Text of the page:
Yellowstone - 9 Mile Post to South Entrance


Dec 11, 2015
After a 6-day trek with my long-time friend Keith, we drove to West Yellowstone, where we met another college friend, Rick, who would join me for the second trek of the trip. We bid goodbye to Keith. I wish he could have joined us for this trek but had a niece’s wedding to attend in Seattle.

Rick hadn’t been to Yellowstone since ~1984, so we took off to see the park before starting our trek. We drove up over Dunraven Pass to Lamar Valley. I took some pictures overlooking Antelope Valley. We saw a sow black bear and her 2 cubs in the Tower area. Rick caught a fleeting glimpse of a couple of wolves near Lamar Canyon. His first wolf sightings ever. We also saw the usual assortment of ungulates along the way. He almost hit a buck pronghorn that careened across the road right in front of us. No grizzlies but we still had a couple of hot spots to drive through.

Rick with Antelope Creek behind him.

Black bear & her 2 cubs. Both cubs were chocolate colored.

We dropped Rick's truck off at the South Entrance, picked up a back country permit, and hitch hiked to 9 Mile Post TH, where a large crowd was gathered to watch this sow grizzly and her cub.

After waiting a while for the grizzlies to move off the trail a bit, we took off for our campsite along Yellowstone Lake. Once we reached the campsite, we set up camp in a 30-40 mile an hour wind.


We enjoyed a nice sunset over the lake and then settled into our tents at dark to sleep.

The next morning, we breakfasted, packed and hit the trail. We ran into a couple of trail crew members on horses an hour after leaving camp. They told us we were the only permitted party in southeast Yellowstone as of 8 am. Good news to hear.

The winds had died during the night and we were hiking into a really nice day. Rick on the trail along Yellowstone Lake.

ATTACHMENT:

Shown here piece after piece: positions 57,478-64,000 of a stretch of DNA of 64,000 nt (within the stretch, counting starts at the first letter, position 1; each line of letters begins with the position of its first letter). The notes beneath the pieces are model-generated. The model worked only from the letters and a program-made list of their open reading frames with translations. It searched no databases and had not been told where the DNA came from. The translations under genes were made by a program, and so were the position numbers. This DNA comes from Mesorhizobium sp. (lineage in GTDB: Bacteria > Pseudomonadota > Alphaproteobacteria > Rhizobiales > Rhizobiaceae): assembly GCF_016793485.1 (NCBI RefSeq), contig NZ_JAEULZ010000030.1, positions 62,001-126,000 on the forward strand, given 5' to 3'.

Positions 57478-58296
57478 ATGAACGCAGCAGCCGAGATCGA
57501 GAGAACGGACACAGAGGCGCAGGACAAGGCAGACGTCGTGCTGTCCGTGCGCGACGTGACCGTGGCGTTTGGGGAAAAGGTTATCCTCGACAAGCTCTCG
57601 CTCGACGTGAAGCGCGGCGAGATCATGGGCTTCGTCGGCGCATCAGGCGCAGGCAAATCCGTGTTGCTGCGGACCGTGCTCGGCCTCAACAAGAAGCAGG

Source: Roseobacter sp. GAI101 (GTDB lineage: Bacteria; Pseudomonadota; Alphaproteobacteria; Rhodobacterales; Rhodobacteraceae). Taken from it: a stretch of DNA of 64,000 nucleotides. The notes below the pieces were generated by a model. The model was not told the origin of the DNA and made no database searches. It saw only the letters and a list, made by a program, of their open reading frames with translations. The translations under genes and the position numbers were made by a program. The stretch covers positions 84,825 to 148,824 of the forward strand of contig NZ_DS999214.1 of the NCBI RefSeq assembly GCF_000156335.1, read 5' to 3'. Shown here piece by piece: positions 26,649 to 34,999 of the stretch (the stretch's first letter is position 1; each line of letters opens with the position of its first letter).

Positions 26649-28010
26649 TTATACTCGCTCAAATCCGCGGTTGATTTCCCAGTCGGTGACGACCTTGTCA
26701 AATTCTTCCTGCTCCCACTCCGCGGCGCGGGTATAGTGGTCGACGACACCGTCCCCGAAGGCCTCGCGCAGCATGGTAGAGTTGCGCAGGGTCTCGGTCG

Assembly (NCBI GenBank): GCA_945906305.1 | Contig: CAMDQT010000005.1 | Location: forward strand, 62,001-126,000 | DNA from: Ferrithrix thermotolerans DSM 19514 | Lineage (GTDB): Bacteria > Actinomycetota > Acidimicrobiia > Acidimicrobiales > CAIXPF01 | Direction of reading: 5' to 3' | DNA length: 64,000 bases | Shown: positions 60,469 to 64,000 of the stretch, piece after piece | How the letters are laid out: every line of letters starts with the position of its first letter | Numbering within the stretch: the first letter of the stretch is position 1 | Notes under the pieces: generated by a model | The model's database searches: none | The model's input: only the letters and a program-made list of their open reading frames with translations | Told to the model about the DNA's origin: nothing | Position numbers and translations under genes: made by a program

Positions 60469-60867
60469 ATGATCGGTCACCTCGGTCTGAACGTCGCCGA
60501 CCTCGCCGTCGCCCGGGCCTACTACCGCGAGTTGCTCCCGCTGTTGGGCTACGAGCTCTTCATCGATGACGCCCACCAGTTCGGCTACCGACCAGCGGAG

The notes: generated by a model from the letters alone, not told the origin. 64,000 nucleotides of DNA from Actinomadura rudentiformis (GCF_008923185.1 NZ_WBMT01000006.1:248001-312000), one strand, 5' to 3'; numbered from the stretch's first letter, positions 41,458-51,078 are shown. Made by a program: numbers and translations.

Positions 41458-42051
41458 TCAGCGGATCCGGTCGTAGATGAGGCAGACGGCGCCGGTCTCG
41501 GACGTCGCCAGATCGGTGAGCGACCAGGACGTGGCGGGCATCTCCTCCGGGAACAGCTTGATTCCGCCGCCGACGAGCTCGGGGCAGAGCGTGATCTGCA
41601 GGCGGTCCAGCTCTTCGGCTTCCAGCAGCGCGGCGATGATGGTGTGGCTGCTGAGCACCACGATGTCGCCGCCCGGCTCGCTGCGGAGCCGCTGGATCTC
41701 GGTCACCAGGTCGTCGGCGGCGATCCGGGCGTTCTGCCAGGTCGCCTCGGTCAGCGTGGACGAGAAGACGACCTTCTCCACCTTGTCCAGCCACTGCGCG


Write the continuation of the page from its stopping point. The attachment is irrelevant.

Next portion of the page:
The trail weaved in and out of creek bottoms and over the foothills of nearby Absaroka Mountains. The foothills provided great views of Yellowstone Lake and the Yellowstone River Delta.

Wetlands just south of Yellowstone Lake.

Camp 2 at Beaverdam Creek. We arrived early and had the opportunity to relax and explore the surroundings a bit.

A set of antlers. A pretty typical decoration at many Yellowstone campsites.

Although I think the park has too many signs along their trails, it is nice to see our progress as we move along.

A view of the upper Yellowstone River valley, looking north.

The Yellowstone River. This trail provides plenty of photo opportunities along the way.

Rick on the trail. Rick lives in the paradise of southern Colorado but I think he enjoyed the different landscapes and wildlife diversity of Yellowstone.

Table Mountain and Turret Mountain above Trapper's Creek.

Rick looking for trout in the creek.

Turret Mountain from camp 3 along Mountain Creek.

Mountain Creek and Pinnacle Mountain, a couple miles east of the Park boundary.

Rick, wetting the line. He is a professional fishing guide back home.

Colter Peak, north of camp 3.

Camp next to Mountain Creek.

Mountain Creek and the north end of Two Ocean Plateau in the background.

One of the teeth of Trident Mountain. We spent over an hour here glassing several bull elk and their harems on the fore slopes here. There were a few bulls to the west of us by the Yellowstone River also. Their bugles had awakened us that morning almost 2 miles away. It was 60+ degrees and right around noon and they were still going pretty strong with their rutting activities.

Rick and Yellowstone River. We were now on our way to the Thorofore Ranger Station.

Another view down valley of North Two Ocean Plateau.

Rick crossing another creek.

We're close.

Nice back drop for a cabin site.

The barn with decoration.

Grizzly damage on the east wall of the cabin.

It's nearly October and almost 70 degrees.

Rick crossing Thorofare River.

Our campsite along the Yellowstone River.

Morning light on the cliffs to the west of camp. We ended up spending the previous evening watching and listening to a group of elk on the grassy slope at the base of the cliffs. One dominant bull bugled pretty regularly for over an hour and a satellite bull chipped in a few sparse bugles. At breakfast a lone wolf started howling south of us, seemingly near the boundary of the park a little over a mile away. It howled repeatedly for about 30 minutes as we ate and started to pack. Elk bugles and wolf howls, it's hard to beat that.

Rick near the Continental Divide at the top of Lynx Creek.

One of the meadows just before the divide.

Rick & Mariposa Lake. The extreme headwaters of the Snake River are just behind the ridge on the right side of the picture.